Meadows are tackling this issue head-on with a great campaign called #TrainNotPlane encouraging their audience to embrace slow travel and make their trip to Bulgaria more slow and scenic by embracing much lower emission cross Europe train travel rather than quick high emission plane travel. This comes with an initiative for free festival tickets for the first few people to show them their train tickets! Love this blog which has tips on how to do it yourself.
Check out my full guide to Meadows in the Mountains & 3 reasons why it is unlike any other European festival.
Glastonbury – Shangri-La
Shangri-La Gas Tower
Glastonbury are well known for being one of the world’s leading eco-friendly festivals and for their big commitment to sustainability, championing the most sustainable ways of living in the green fields and beyond since the very beginnings of the festival…
Shangri-La are one of the areas at the festival that does this in the most thought-provoking way; “holding a mirror up to the masses, challenging people in politics and play” with their tagline of re-use, recycle, resist.
Recycling was a big topic, present throughout the whole area, and the theme this year was ‘Junkstapostion’. All the set was made out of recycled materials, the pillars of the entrance were made from air beds, broken tent poles and sleeping bags – serving as a stark reminder of the campsite waste problem.
Shangri La Gas Tower, photo by Coal Poet photography
The Gas Tower, which hosted a soundtrack of electronic heavyweights from the likes of Bicep to My Nu Leng, was made from 10 tonnes of recycled marine plastic!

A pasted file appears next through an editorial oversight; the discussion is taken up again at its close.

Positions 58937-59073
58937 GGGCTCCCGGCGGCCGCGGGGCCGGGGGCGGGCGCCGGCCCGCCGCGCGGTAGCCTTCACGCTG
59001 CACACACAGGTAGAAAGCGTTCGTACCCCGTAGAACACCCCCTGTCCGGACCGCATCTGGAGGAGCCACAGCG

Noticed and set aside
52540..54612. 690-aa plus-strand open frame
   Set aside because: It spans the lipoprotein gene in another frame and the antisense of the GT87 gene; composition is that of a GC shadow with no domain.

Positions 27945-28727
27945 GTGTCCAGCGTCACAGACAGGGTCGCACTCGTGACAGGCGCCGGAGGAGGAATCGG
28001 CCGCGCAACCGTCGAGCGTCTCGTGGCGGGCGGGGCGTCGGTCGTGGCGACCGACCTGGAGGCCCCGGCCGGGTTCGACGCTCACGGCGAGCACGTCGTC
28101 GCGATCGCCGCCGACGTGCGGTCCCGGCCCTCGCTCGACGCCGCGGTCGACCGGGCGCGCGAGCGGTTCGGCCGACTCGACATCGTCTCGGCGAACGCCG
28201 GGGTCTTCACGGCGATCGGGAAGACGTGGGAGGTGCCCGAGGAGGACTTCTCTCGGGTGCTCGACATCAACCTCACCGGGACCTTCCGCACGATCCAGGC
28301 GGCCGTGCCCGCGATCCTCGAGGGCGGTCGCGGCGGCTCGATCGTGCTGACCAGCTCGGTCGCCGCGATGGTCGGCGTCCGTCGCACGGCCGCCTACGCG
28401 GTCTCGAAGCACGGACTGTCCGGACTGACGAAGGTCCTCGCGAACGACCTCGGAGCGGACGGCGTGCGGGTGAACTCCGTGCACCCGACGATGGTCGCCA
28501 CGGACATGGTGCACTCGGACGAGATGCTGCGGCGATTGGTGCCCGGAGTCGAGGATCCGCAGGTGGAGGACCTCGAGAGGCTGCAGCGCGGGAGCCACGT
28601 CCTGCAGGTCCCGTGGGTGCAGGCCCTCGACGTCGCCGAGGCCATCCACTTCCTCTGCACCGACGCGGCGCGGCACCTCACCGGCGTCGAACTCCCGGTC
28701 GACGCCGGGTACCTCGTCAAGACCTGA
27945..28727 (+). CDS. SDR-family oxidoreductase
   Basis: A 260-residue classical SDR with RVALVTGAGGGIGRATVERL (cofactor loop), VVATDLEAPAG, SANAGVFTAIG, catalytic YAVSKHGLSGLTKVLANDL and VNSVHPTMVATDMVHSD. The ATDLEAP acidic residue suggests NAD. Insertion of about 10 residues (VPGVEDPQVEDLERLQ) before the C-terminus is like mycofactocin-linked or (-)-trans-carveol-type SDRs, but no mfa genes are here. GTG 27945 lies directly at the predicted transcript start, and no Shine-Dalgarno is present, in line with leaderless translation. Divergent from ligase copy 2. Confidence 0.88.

The plastic was collected by volunteers from beaches in the South West as part of a project in collaboration with Keep Britain Tidy and ORCA – how amazing is that? Not only recycling a heap of plastic that would have ended up in the ocean but also creating a huge awareness campaign in the process.
This eco-friendly Thai festival has sustainability woven into its entire fabric, from the infrastructure to the messaging and ethos.
At Wonderfruit, our ethos is to encourage, develop and innovate creative solutions for sustainable living and bring together a global community to celebrate them.Wonderfruit Festival
They are certified carbon neutral, there’s no plastic on-site, food is composted on-site, cutting edge building techniques are used that mean some of the stages are simply slotted together to save materials, the delicious food offering is all locally sourced and the programme is chockablock with thought-provoking talks and workshops around the broad subject of sustainability… and that’s just a selection of their eco-credentials.
Wonderfruit imagine themselves as a pop-up city experiment, a potential utopia where more sustainable ways of living can be explored, discussed and potentially disseminated into the wider world. Read through their ‘pop-up city’ pages here to find out more about their fascinating ethos.
Read my full review of and guide to this amazing eco-friendly festival; Wonderfruit.
It’s amazing how many of these eco-friendly festivals are leading the way on environmental awareness campaigns and pioneering initiatives.
Aside from specific festival sustainability initiatives make sure you also check out industry-wide campaigns such as the Association of Independent Festival’s ‘Take Your Tent Home’ Campaign, ecolibrium‘s work towards offsetting festival travel, the Ecowarriorz roaming activists, A Greener Festival awards and conferences as well as Powerful Thinking, a think-do tank for working towards smarter energy management in the events industry.
If you fancy finding out more about how you can make your own event more eco-friendly, check out this guide from Spacehuntr.
Some great eco festivals leading the way!
This is great content about the eco festivals.